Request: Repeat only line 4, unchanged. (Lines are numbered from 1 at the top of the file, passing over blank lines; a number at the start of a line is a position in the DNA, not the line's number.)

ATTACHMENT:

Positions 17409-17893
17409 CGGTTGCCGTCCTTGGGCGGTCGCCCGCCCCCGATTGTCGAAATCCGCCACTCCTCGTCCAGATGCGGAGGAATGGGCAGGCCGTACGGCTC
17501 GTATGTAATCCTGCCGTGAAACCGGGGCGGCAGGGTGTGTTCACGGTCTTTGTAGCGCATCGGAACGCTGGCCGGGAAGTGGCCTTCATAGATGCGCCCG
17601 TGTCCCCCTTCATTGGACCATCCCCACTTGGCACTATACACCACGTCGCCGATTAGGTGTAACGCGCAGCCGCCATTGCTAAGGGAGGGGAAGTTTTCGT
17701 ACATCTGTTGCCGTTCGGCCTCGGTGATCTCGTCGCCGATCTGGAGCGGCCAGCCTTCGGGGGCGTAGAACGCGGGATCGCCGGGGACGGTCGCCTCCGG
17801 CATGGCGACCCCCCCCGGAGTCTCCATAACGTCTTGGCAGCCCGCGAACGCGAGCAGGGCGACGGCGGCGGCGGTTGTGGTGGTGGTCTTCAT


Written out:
17601 TGTCCCCCTTCATTGGACCATCCCCACTTGGCACTATACACCACGTCGCCGATTAGGTGTAACGCGCAGCCGCCATTGCTAAGGGAGGGGAAGTTTTCGT